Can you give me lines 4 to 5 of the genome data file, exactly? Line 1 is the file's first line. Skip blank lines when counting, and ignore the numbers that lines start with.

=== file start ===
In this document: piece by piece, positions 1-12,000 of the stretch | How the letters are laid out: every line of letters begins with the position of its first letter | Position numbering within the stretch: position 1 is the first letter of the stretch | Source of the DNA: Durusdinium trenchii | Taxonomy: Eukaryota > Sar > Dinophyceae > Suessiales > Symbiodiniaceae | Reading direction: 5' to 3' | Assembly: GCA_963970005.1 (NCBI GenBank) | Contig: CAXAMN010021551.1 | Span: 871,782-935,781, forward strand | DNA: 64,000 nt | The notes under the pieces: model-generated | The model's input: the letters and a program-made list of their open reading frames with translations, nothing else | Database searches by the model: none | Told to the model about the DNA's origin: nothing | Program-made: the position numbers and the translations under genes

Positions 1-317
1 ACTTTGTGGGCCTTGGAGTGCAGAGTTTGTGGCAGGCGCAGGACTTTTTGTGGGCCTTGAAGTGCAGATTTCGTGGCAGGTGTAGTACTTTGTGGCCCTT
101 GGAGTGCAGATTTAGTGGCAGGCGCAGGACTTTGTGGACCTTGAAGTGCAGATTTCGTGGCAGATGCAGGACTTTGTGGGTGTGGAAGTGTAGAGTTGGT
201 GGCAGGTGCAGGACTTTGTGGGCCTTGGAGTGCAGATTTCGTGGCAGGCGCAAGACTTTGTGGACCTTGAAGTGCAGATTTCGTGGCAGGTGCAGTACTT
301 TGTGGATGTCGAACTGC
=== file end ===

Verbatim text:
101 GGAGTGCAGATTTAGTGGCAGGCGCAGGACTTTGTGGACCTTGAAGTGCAGATTTCGTGGCAGATGCAGGACTTTGTGGGTGTGGAAGTGTAGAGTTGGT
201 GGCAGGTGCAGGACTTTGTGGGCCTTGGAGTGCAGATTTCGTGGCAGGCGCAAGACTTTGTGGACCTTGAAGTGCAGATTTCGTGGCAGGTGCAGTACTT